Mental Vision: A Computer Graphics Teaching Platform

  • Achille Peternier
  • Daniel Thalmann
  • Frédéric Vexo
Part of the Lecture Notes in Computer Science book series (LNCS, volume 3942)


We have developed a learning platform to simplify and improve teaching and practice of Computer Graphics for beginners and advanced students. Our goal is to offer a set of tools to help students having a better mental vision of the abstract notions introduced during the course. Our platform is composed by a pedagogical-oriented, intuitive and user-friendly graphic engine, offering a powerful amount of features with an extremely easy and comfortable interface, and a set of interactive and collaborative applications (called modules) to use during lessons and workshop sessions to present complex concepts in an easy and clear way. In this paper we expose how we have built our platform, what it offers and which role will play in our courses.


Virtual Reality Computer Graphic Computer Graphic Student Project Personal Digital Assistant 
These keywords were added by machine and not by the authors. This process is experimental and the keywords may be updated as the learning algorithm improves.


Unable to display preview. Download preview PDF.

Unable to display preview. Download preview PDF.


  1. 1.
    Coleman, R., Roebke, S., Grayson, L.: Gedi: a game engine for teaching videogame design and programming. J. Comput. Small Coll. 21(2), 72–82 (2005)Google Scholar
  2. 2.
    Gutierrez, M., Thalmann, D., Vexo, F.: Creating cyberworlds: Experiences in computer science education. In: Proc. International Conference on Cyberworlds (2004)Google Scholar
  3. 3.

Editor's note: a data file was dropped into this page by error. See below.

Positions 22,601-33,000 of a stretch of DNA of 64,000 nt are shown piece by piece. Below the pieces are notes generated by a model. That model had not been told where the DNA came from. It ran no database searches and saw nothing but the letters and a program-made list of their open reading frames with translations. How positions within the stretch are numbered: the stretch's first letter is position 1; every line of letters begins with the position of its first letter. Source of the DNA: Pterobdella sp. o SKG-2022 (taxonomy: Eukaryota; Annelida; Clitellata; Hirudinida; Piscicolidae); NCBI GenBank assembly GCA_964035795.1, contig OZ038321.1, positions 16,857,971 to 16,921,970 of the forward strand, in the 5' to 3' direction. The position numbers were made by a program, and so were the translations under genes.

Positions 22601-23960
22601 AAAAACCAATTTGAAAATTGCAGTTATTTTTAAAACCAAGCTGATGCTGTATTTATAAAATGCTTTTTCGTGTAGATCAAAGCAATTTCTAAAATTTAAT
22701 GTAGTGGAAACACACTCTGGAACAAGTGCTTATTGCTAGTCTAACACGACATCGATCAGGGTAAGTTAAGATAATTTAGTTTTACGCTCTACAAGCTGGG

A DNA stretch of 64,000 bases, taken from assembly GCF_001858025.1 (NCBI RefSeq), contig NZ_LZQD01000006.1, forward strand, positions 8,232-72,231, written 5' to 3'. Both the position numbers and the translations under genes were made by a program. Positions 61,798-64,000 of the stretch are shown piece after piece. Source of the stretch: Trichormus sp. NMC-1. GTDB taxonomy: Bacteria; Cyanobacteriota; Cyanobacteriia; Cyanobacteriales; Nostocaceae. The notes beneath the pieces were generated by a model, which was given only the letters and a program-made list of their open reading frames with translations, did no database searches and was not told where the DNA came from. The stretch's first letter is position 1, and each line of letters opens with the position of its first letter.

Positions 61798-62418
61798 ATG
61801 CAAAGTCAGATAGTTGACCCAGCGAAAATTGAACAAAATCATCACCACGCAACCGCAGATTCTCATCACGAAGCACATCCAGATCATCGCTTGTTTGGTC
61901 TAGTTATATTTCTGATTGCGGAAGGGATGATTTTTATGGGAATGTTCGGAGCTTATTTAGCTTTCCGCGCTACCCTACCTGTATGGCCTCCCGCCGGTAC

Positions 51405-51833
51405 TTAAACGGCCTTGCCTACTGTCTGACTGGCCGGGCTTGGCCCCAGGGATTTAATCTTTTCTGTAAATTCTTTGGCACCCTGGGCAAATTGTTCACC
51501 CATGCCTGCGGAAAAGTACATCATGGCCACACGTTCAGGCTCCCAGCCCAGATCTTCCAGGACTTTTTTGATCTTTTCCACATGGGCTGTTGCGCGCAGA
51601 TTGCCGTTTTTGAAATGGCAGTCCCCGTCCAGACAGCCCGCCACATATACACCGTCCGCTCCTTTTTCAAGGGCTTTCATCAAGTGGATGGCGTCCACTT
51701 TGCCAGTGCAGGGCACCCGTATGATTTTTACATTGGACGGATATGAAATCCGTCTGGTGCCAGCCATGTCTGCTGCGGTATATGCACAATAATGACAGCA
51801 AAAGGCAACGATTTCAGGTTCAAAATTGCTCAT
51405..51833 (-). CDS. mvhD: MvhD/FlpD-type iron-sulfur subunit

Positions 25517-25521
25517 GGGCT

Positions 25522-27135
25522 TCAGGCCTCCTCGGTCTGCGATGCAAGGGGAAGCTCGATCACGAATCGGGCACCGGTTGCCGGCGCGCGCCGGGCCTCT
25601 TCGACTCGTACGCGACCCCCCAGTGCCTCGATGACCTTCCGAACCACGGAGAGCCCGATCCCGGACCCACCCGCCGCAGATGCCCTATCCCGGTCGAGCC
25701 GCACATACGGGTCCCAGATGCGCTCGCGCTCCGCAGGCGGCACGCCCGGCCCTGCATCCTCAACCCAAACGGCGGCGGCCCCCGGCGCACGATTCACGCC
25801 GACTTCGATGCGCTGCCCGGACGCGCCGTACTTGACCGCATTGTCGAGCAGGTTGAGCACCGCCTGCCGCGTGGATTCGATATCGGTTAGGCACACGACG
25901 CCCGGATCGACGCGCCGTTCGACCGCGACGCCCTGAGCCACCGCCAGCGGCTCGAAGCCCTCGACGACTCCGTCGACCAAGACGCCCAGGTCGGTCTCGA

Towle, T., DeFanti, T.: Gain: An interactive program for teaching interactive computer graphics programming. In: SIGGRAPH 1978: Proceedings of the 5th annual conference on Computer graphics and interactive techniques, pp. 54–59. ACM Press, New York (1978)CrossRefGoogle Scholar
  4. 4.
    Song, W.-C., Ou, S.-C., Shiau, S.-R.: Integrated computer graphics learning system in virtual environment - case study of bezier, b-spline, and nurbs algorithms. In: Proc. Fourth Internation Conference on Information Visualisation (2000)Google Scholar
  5. 5.
    Hill, J.M.D., Ray, C.K., Blair, J.R.S., Carver Jr., C.A.: Puzzles and games: addressing different learning styles in teaching operating systems concepts. In: SIGCSE 2003: Proceedings of the 34th SIGCSE technical symposium on Computer science education, pp. 182–186. ACM Press, New York (2003)CrossRefGoogle Scholar
  6. 6.
    Becker, K.: Teaching with games: the minesweeper and asteroids experience. J. Comput. Small Coll. 17(2), 23–33 (2001)Google Scholar
  7. 7.
    Clevenger, J., Chaddock, R., Bendig, R.: Tugs a tool for teaching computer graphics. SIGGRAPH Comput. Graph. 25(3), 158–164 (1991)CrossRefGoogle Scholar
  8. 8.
    Owen, G.S.: Teaching introductory and advanced computer graphics using micro-computers. In: SIGCSE 1989: Proceedings of the twentieth SIGCSE technical symposium on Computer science education, pp. 283–287. ACM Press, New York (1989)CrossRefGoogle Scholar
  9. 9.
    Virtual Reality Laboratory (VRLab EPFL). Student Projects Repository,
  10. 10.
    Boulic, R.: Proactive steering toward oriented targets. In: Eurographics Short presentation program (2005) (to appear)Google Scholar

Copyright information

© Springer-Verlag Berlin Heidelberg 2006

Authors and Affiliations

  • Achille Peternier
    • 1
  • Daniel Thalmann
    • 1
  • Frédéric Vexo
    • 1
  1. 1.Virtual Reality Laboratory (VRLab)École Polytechnique Fédérale de Lausanne (EPFL)Switzerland

Personalised recommendations